Oct 26 2022

Inheritance Tax Explained: What to Know When Planning a Will

General News
Inheritance Tax Explained: What to Know When Planning a Will
Planning a will can seem like a morbid exercise for many, but it is an essential part of removing easily-avoidable asset risks. When preparing your will, there are several things to consider to ensure you leave the estate to your loved ones whilst also maximising any tax reliefs and exemptions. 
Inheritance tax (IHT) is one area where those drafting their will can be caught out, particularly when careful inheritance tax planning is not undertaken. 
For High Net Worth individuals, there are several inheritance tax planning options to explore. For those with larger estates especially, an expert’s guidance can be invaluable in helping uncover the best strategies for your circumstance and ensuring your assets are protected for the future generation. 

How Much is Inheritance Tax? 

A good place to start is going back to basics and understanding what inheritance tax entails and what it will mean for you. 
The current IHT rate is 40% in excess of the nil rate band threshold which is charged on the part of your estate that does not benefit from any exemptions or reliefs. Assets that are not in the UK may still be subject to IHT. 
Funds left by your estate may be used to pay IHT upon your death, organised by the executor of your will. 

What is the Inheritance Tax Threshold? 

Each person has a nil rate band of £325,000 over which inheritance tax is charged at 40% (unless there are exemptions or reliefs available). For those married or in a civil partnership, where the nil rate band is not used by the first spouse/partner’s estate, the unused portion can be transferred to the survivor’s estate, which could potentially mean a combined nil rate band of up to £650,000. It is important that you consider tax planning for your estate as an ongoing exercise. 
A main residence nil-rate band was introduced in 2017, which is available in addition to the nil rate band of £325,000. The current residence nil rate band is £175,000. The residence nil rate band aims to help reduce the inheritance tax where the family home passes to direct descendants - this includes to adopted, foster or step children. The amount available reduces down once the estate reaches £2 million. For estates that exceed £2.35 million, the residence nil-rate band will be reduced to zero and will therefore not apply.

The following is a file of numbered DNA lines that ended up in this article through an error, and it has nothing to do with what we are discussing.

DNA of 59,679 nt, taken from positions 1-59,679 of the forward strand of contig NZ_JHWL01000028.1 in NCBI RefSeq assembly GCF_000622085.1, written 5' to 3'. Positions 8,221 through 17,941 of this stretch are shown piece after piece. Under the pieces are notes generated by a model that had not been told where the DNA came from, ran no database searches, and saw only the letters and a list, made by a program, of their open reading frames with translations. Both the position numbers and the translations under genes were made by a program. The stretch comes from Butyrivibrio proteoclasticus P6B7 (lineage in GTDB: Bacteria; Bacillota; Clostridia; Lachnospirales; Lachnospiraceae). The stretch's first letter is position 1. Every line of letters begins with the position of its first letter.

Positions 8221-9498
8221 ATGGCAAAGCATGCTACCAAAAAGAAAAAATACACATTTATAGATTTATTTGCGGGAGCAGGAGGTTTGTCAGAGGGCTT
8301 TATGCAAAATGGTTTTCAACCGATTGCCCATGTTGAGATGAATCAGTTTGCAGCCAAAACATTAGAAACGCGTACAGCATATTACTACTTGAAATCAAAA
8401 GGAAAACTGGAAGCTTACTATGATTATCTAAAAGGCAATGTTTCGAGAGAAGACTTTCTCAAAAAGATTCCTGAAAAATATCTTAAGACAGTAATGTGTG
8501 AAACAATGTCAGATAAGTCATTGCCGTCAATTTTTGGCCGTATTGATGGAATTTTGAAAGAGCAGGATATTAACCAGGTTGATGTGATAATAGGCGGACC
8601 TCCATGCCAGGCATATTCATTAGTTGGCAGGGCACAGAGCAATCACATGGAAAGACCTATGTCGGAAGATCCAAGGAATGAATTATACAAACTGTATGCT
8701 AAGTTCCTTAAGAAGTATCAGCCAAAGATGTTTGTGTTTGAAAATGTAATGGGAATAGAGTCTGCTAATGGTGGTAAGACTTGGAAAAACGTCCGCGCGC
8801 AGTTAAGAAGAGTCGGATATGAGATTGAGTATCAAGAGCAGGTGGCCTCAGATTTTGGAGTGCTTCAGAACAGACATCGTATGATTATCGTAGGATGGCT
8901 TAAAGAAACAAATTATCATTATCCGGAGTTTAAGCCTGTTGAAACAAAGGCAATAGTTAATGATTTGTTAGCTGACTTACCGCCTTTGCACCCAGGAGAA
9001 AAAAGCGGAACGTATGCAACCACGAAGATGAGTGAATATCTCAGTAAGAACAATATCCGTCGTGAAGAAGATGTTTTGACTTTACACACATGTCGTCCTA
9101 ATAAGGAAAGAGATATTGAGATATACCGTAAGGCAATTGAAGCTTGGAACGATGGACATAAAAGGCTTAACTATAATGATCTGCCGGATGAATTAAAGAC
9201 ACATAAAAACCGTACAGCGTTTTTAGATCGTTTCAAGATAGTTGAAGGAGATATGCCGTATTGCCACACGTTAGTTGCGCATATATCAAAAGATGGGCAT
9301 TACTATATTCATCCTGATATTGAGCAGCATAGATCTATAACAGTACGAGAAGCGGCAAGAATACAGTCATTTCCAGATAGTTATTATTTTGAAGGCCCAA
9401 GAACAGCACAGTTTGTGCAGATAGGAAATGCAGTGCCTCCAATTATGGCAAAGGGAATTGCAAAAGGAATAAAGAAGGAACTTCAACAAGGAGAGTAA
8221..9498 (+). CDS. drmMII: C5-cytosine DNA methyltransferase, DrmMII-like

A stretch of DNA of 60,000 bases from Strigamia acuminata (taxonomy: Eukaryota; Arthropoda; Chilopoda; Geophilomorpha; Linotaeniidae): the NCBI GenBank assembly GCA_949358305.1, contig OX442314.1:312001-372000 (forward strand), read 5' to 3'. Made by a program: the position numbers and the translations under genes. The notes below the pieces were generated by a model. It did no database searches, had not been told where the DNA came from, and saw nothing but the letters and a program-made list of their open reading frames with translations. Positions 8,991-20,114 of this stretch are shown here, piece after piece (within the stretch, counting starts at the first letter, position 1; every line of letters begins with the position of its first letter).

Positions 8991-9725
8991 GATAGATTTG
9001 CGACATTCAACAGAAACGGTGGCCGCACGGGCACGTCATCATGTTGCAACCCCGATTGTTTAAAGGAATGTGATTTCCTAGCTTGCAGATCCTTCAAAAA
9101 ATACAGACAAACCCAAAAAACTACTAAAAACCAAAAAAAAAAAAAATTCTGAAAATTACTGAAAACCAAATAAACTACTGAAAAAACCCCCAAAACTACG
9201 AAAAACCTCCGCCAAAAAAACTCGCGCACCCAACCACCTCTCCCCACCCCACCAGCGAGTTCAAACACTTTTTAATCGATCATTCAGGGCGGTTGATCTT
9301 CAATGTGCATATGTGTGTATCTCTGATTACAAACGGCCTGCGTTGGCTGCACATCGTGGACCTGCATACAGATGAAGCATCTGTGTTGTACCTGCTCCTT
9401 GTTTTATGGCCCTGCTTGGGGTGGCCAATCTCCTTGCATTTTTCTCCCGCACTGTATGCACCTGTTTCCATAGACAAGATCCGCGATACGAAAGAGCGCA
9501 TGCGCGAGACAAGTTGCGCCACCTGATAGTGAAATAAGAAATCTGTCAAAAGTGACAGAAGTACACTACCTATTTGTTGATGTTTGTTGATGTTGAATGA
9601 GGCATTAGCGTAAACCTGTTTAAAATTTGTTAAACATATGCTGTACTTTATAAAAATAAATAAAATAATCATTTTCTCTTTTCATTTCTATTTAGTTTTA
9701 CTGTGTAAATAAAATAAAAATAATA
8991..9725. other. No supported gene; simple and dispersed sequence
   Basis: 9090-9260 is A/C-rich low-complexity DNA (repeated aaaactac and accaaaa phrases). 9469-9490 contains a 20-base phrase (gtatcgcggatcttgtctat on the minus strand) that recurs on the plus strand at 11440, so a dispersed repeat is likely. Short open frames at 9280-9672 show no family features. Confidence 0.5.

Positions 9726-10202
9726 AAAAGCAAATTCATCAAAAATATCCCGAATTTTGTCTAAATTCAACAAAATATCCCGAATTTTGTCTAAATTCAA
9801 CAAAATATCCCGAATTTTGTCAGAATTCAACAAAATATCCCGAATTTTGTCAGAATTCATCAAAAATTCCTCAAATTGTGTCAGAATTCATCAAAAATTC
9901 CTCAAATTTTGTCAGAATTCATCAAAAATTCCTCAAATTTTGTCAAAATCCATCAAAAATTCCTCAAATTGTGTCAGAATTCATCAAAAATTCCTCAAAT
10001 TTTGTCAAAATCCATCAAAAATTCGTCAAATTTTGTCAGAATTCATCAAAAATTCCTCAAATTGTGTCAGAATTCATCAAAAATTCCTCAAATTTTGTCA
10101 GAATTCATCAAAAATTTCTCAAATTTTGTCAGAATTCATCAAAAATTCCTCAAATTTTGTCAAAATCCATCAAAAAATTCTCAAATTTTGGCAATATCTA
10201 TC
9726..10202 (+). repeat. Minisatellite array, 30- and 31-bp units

Inheritance Tax Exemptions 

There may be other exemptions and reliefs available to an estate, which include: 
  • Exempt gifts and charities 
  • Spouse exemption 
  • Business property relief 
  • Agricultural property relief 
  • Heritage relief

Inheritance Tax Planning 

Simply doing nothing and leaving your assets to beneficiaries in your will without the necessary planning can make your estate liable to taxation at a high rate. Preemptively reducing the amount of inheritance tax your estate will have to pay and taking any suitable steps while you're alive gives you more control over how much your beneficiaries will receive. 
We can take you through the options available to your circumstances and how best to plan to reduce your estate inheritance tax liability. 

Reviewing Your Will

Taking advice and carefully structuring your Will can help reduce that amount of tax payable. 
You may wish, for example, to pass an asset that receives full or part tax relief to someone who is not tax-exempt. This could, by way of an example, include passing certain types of business assets to your children rather than your spouse/civil partner. We can provide advice on how best to structure your Will, taking into account who your beneficiaries are to be and maximise the available exemptions and reliefs.